Smithsonian finds extinct river dolphin skull in its collection

A cetacean skull, which had been left to the Smithsonian more than half a century ago, may belong to an undiscovered species of prehistoric dolphin.

James Di Loreto/Smithsonian
The skull of Arktocara yakataga on an 1875 ethnographic map of Alaska. Near the skull of Arktocara is a cetacean tooth, likely belonging to a killer whale (Orcinus orca) and an Oligocene whale tooth. The ancient dolphin fossil is believed to be related to modern ocean-dwelling river dolphins.

Sometimes, the most fascinating scientific discoveries happen not out in the field, but in dusty archives and museum boxes.

Smithsonian paleontologists have identified a cetacean skull, which had been left to the museum more than half a century ago, as belonging to an undiscovered species of prehistoric dolphin. The new species, described Tuesday in the journal PeerJ, may be a distant relative of modern South Asian river dolphins.

"All the time, we find new things in the collections that answer old questions," said lead author Alexandra Boersma in a statement.

A little more than 60 years ago, United States Geological Survey geologist Donald Miller was mapping Alaska's Yakutat borough when he came upon a damaged prehistoric skull. He shipped the specimen to the Smithsonian National Museum of Natural History, where it would remain for the rest of the 20th century. That is, until Dr. Boersma and fellow Smithsonian paleontologist Nicholas Pyenson found it in the museum archives.

Despite its broken snout, it was clear that the skull belonged to some type of ancient dolphin. The remarkably old fossil, researchers hoped, would answer questions about whale evolution in the Oligocene time period. The skull's place of discovery also enticed researchers: The fossil record of marine mammals is extremely limited at high-latitude areas such as Alaska, so this was a rare find.

And, as it turns out, a totally new one.

Boersma and Dr. Pyenson say the animal was likely related to platanistoids, the ocean-dwelling descendants of modern river dolphins. They named the new species Arktocara yakataga: Arktocara combines the Greek and Latin words for "north" and "face," and yakataga is the Tlingit name for the region where the fossil was discovered. Boersma and Pyenson dated the skull to 24 million to 29 million years old, and also made the specimen available as a 3-D model.

This isn't the first time a major discovery was made from an old fossil collection. In 2015, researchers from Imperial College London were able to extract intact blood cells from dinosaur bone fragments. The bones had been housed in the Natural History Museum of London for more than a century.

An unusual looking beaked whale that washed up on Alaskan shores in 2014 was identified as belonging to a new whale species. Further investigation revealed that skeletons of the previously misidentified whale already hung in Alaskan high school and another at the Smithsonian.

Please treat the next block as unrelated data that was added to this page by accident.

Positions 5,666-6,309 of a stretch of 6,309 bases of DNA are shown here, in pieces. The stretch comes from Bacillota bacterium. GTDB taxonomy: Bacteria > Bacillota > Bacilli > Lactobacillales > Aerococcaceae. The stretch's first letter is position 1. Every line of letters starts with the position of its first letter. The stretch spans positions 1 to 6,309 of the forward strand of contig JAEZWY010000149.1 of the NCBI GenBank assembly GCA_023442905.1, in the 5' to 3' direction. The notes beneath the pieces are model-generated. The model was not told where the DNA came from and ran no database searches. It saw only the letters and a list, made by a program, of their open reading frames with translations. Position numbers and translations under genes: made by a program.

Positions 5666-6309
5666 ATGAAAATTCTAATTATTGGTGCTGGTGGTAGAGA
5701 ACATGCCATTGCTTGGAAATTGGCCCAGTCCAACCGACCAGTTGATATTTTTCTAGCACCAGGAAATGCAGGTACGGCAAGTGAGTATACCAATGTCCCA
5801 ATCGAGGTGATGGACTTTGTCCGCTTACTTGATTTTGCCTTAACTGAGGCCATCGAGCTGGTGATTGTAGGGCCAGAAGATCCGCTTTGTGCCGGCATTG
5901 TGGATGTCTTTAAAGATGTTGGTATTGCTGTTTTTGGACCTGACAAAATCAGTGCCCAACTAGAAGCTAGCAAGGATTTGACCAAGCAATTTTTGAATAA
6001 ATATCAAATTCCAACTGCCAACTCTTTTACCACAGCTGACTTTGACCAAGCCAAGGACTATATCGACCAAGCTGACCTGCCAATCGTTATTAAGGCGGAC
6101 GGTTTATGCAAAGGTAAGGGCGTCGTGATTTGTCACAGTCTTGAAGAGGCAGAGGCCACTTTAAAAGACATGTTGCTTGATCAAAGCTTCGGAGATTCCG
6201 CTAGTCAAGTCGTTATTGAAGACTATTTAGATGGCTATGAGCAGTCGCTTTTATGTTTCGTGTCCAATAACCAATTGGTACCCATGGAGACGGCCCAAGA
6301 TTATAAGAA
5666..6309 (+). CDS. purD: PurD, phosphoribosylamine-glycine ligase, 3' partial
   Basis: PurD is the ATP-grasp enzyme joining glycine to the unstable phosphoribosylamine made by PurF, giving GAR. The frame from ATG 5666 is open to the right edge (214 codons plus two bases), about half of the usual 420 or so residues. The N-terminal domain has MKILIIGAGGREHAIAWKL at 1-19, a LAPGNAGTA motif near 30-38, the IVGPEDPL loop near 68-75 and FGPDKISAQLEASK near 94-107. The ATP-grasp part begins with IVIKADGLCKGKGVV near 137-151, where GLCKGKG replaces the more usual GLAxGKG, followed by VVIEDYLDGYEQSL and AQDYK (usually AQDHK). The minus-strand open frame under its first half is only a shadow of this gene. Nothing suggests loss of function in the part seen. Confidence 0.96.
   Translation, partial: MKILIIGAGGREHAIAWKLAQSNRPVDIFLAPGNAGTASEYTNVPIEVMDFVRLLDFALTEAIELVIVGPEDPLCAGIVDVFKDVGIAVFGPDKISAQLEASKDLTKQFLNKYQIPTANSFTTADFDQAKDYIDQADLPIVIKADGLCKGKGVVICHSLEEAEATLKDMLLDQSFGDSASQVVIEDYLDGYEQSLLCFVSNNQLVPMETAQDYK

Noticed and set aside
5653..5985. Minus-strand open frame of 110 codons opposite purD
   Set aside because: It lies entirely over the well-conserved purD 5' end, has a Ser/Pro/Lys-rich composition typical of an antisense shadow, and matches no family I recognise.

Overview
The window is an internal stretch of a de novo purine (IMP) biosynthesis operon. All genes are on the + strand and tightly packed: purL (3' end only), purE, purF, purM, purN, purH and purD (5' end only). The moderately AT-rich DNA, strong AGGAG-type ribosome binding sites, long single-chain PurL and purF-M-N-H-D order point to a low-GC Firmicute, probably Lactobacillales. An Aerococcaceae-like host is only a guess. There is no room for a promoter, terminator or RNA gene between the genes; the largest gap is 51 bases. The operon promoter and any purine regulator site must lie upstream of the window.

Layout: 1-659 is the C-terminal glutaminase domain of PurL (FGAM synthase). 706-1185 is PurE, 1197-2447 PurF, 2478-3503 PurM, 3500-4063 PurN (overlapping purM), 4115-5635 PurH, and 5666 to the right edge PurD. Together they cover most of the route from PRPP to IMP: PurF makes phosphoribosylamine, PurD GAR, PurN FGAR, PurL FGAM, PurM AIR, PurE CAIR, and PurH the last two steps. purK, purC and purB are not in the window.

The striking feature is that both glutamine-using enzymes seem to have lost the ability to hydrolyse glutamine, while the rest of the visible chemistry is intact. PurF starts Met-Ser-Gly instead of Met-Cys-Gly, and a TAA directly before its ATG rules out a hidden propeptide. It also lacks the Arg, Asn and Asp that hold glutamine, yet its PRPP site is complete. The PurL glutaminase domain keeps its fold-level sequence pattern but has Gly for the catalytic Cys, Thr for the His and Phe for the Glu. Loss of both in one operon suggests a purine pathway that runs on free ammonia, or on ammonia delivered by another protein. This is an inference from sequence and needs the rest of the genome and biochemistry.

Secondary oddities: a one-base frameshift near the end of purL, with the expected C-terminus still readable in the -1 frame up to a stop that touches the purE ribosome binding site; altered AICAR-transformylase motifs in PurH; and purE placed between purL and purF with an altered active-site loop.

The dolphin fossil archival discovery is not the first for Boersma and Pyenson. In 2015, they announced a previously unknown species of ancient sperm whale from fossils found in Smithsonian storage. The animal’s massive jaws and teeth, discovered near Santa Barbara in 1925, had originally been identified as belonging to a walrus.

You've read  of  free articles. Subscribe to continue.

Dear Reader,

About a year ago, I happened upon this statement about the Monitor in the Harvard Business Review – under the charming heading of “do things that don’t interest you”:

“Many things that end up” being meaningful, writes social scientist Joseph Grenny, “have come from conference workshops, articles, or online videos that began as a chore and ended with an insight. My work in Kenya, for example, was heavily influenced by a Christian Science Monitor article I had forced myself to read 10 years earlier. Sometimes, we call things ‘boring’ simply because they lie outside the box we are currently in.”

If you were to come up with a punchline to a joke about the Monitor, that would probably be it. We’re seen as being global, fair, insightful, and perhaps a bit too earnest. We’re the bran muffin of journalism.

But you know what? We change lives. And I’m going to argue that we change lives precisely because we force open that too-small box that most human beings think they live in.

The Monitor is a peculiar little publication that’s hard for the world to figure out. We’re run by a church, but we’re not only for church members and we’re not about converting people. We’re known as being fair even as the world becomes as polarized as at any time since the newspaper’s founding in 1908.

We have a mission beyond circulation, we want to bridge divides. We’re about kicking down the door of thought everywhere and saying, “You are bigger and more capable than you realize. And we can prove it.”

If you’re looking for bran muffin journalism, you can subscribe to the Monitor for $15. You’ll get the Monitor Weekly magazine, the Monitor Daily email, and unlimited access to CSMonitor.com.